The Iliad consortium, which includes 56 international partners, will develop virtual representations of the sea that will help users to make informed decisions about how to manage ocean spaces and address future challenges.
Earlier this year, the European Union (EU) granted the Iliad Consortium €17 million to develop and launch a set of Digital Twins of the Ocean (DTOs) that will provide highly accurate simulations of current and future developments at global seas. The project was awarded the funding as part of the EU’s €1 billion European Green Deal.
The Iliad consortium is comprised of 56 partners from 19 different countries in Europe, the Middle East and North Africa. The project partners include industrial companies, future users, academic institutions, research and technology developers and private firms. Earthwatch Europe is proud to be one of the partners working on this project.
Iliad will develop virtual models designed to accurately reflect changes and processes taking place in the ocean. Cost-effective models will be created that are able to use new data that is being collected by many different sources including sensors on buoys, boats and drones; satellites; and citizen scientists – that’s where Earthwatch comes in.
Earthwatch’s role is to consider how the public can be involved in the project. This will include citizen science, where the public make direct contributions to the research taking place, often by helping to collect data. But there are also opportunities for public engagement in helping to shape the design of the project and in using and understanding the digital twins of the ocean that the project will create.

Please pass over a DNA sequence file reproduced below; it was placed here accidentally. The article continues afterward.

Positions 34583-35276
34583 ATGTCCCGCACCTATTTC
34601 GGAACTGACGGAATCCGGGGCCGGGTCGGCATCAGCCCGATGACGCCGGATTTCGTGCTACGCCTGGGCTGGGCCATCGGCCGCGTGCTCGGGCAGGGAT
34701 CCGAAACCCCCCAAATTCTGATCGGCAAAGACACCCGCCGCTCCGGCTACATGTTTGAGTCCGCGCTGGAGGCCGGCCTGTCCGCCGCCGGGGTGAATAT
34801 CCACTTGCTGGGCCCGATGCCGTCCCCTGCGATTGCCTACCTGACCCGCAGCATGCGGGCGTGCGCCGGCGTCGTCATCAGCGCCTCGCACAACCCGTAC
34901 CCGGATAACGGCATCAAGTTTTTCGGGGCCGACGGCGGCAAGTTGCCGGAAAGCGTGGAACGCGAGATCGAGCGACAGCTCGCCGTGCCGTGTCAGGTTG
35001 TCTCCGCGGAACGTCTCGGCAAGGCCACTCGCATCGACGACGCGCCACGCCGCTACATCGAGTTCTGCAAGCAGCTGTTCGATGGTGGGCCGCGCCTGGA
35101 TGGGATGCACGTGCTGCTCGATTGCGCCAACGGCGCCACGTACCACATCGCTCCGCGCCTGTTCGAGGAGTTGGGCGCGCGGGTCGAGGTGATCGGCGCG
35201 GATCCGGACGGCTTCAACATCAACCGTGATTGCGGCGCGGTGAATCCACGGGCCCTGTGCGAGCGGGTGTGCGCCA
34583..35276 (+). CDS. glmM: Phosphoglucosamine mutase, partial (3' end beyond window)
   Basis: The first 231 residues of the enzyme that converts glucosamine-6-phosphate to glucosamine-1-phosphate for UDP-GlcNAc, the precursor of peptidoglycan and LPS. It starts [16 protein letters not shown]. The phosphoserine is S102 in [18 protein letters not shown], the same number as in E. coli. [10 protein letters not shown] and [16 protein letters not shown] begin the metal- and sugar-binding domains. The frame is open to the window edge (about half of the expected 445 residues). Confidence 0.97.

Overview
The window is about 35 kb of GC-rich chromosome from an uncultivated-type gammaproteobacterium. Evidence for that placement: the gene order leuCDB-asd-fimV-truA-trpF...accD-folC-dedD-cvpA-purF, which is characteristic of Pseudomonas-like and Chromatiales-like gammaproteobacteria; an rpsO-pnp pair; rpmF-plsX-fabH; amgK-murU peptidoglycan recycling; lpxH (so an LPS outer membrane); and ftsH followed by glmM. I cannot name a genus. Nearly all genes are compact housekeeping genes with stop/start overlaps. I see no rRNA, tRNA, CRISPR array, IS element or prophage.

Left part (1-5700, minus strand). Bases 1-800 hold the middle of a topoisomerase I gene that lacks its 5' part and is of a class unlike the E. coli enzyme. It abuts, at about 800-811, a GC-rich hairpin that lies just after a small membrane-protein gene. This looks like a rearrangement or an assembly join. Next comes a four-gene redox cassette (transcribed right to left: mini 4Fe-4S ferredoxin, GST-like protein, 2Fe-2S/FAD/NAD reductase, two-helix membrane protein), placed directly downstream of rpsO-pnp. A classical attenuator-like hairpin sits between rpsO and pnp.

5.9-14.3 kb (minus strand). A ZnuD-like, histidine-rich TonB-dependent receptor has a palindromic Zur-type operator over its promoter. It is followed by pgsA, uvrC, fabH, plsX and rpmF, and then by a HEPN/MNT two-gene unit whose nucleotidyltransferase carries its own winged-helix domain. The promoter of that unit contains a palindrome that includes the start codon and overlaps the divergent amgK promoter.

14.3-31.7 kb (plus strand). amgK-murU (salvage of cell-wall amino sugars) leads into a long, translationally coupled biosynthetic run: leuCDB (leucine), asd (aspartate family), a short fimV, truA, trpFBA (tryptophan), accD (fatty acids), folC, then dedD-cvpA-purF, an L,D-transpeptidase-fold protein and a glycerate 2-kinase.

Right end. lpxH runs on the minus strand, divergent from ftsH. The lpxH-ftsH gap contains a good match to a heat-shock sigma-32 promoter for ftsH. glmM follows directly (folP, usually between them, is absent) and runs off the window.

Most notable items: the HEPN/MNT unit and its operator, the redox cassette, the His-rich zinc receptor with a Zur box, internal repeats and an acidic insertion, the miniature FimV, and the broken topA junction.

The results from ILIAD will be distributed in a new, open digital marketplace where other organisations will also be able to share and find data (including from citizen science), models, visualisations and other services.
Stephen Parkinson, researcher in the Innovation team at Earthwatch, said:
“ILIAD is an incredibly exciting opportunity for Earthwatch to be a part of such a large international research project. It’s great to see citizen science and engagement be featured so prominently in a project of this size and importance and we’re looking forward to seeing what the project can achieve in the next three years.”
You can read more about the project and keep up to date with its progress on its website: https://www.ocean-twin.eu/